What does a “summer in paradise” look like, to an art student? Anderson University Art+Design alum Jay Noble BA '99 thinks he may know the answer. He has started the Mount Gretna School of Art (MGSoA), a new immersive summer study program for student artists.
The school, located in Mount Gretna, Pa., will open its doors June 1. Noble’s goal is to establish it as a "preeminent landscape painting school." For six weeks this summer, students will take courses in painting, drawing, and art history, all with a special emphasis on landscape.
“Students who are interested in our program must have a preexisting interest in what we teach,” Noble said, adding that MGSoA is “the chance to paint all day every day from nature, surrounded by students and teachers that are there for the same reason.”
[Photo: Conewago Lake in Mount Gretna, Pa.]
Many distinguished artists from throughout the country will serve as instructors and guest lecturers. This summer, Barbara Grossman, Glen Cebulash, and Deborah Kahn will be among those teaching at the school.
Mount Gretna offers an ideal setting for intensive landscape study, being situated in the woods, near a lake, next to a local park, and with rolling Pennsylvania Dutch farmland nearby. Philadelphia and New York City — two major metropolitan centers for art — are located only a couple of hours away. The school will take field trips to both cities this summer.
Noble’s inspiration for the program stemmed from his own experiences at a similar program — the Chautauqua School of Art in Chautauqua, N.Y. He first spent a summer there as a fine arts studio major at AU. “I fell in love with this type of summer supplementary schooling as a complement to my liberal arts education,” he says. “The summer intensive setting provides an experience of depth, singularity, and continuity unachievable in any other context.”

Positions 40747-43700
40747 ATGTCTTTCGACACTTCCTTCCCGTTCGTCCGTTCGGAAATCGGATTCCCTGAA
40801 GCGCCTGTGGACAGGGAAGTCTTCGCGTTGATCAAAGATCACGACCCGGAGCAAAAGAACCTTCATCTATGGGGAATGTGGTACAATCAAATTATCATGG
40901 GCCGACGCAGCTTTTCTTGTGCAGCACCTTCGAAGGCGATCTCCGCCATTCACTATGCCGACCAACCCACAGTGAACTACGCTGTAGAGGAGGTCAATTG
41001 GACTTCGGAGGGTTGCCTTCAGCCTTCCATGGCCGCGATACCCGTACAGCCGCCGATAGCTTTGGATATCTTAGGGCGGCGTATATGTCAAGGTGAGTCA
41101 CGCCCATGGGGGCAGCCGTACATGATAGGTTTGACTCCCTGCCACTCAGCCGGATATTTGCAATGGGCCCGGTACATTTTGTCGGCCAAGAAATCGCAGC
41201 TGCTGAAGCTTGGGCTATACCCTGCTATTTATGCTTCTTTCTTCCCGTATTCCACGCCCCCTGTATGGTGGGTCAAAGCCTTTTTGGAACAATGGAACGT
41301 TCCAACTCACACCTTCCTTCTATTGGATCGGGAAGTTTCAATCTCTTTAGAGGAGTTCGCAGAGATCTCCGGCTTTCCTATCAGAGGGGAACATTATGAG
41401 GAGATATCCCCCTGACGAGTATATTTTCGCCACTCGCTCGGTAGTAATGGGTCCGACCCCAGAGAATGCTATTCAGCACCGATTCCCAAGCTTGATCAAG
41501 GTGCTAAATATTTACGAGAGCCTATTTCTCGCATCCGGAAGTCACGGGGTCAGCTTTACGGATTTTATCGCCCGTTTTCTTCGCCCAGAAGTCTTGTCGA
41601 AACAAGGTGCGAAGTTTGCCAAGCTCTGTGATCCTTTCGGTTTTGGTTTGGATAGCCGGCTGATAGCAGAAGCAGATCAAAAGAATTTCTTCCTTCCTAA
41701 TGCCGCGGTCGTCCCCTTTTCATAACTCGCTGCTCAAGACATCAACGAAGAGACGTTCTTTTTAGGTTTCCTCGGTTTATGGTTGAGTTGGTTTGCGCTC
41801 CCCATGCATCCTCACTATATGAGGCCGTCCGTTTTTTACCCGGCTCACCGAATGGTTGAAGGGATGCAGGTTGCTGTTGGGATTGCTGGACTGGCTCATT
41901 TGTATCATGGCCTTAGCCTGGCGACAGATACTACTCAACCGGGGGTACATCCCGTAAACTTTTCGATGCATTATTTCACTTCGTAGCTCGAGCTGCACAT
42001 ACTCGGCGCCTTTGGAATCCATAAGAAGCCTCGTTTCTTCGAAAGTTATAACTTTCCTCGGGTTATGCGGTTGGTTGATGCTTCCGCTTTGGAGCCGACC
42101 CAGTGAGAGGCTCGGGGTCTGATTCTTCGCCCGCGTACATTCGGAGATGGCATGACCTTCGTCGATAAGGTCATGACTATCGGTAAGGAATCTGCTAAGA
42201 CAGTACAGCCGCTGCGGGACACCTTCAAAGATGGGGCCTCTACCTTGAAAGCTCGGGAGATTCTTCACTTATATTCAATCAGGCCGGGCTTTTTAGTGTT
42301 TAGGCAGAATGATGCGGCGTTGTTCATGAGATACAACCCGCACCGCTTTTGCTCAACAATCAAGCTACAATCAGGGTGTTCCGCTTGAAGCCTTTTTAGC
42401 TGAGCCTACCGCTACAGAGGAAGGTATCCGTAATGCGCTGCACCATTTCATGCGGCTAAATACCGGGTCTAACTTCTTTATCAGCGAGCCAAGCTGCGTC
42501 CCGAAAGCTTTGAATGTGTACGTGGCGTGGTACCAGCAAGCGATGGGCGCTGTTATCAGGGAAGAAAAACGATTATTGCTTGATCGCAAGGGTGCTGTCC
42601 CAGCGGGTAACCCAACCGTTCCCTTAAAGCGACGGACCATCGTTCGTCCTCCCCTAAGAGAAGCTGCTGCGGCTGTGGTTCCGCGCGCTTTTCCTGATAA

After graduating from AU in 1999, Noble earned his MFA at American University in Washington D.C. in 2003. He currently teaches at York College of Pennsylvania and the Pennsylvania College of Art & Design.
Like the program in Chautauqua, N.Y., MGSoA is supported by a unique, historic cultural community at Mount Gretna, called the Pennsylvania Chautauqua, which is dedicated to fostering culture, entertainment, and spiritual insight. Throughout the summer, they host concerts, lectures and plays — a tradition that has lasted since the late nineteenth century.
Perhaps the most defining aspect of Mount Gretna is its spirit of close-knit community, fostered both by the cultural events themselves and their integration with the residential life in Mount Gretna. Noble wants his students to be connected with this community.
“Mount Gretna has been very generous with its support and hosting our school in the community,” Noble says. He also credits donors who have enabled MGSoA to offer scholarships. Students will be able to live in the local neighborhoods and will have opportunities to volunteer at cultural events and assist in maintaining some of the facilities. Noble sees this service as a way of giving back.
Current AU Art+Design students Gabby Park and Dani Yates will be a part of MGSoA’s inaugural class this summer.
The Department of Art+Design at Anderson University offers majors in the areas of fine arts studio, visual communication design, and visual arts education. Students gain experience through intensive studio practice, professional internships, and by working closely with a faculty of professional artists and designers.
Anderson University is a private Christian university of about 2,600 undergraduate and graduate students in central Indiana. Anderson University continues to be recognized as one of America's top colleges by U.S. News and World Report, The Princeton Review, and Forbes. Established in 1917 by the Church of God, Anderson University offers more than 65 undergraduate majors and graduate programs in business, music, nursing, and theology.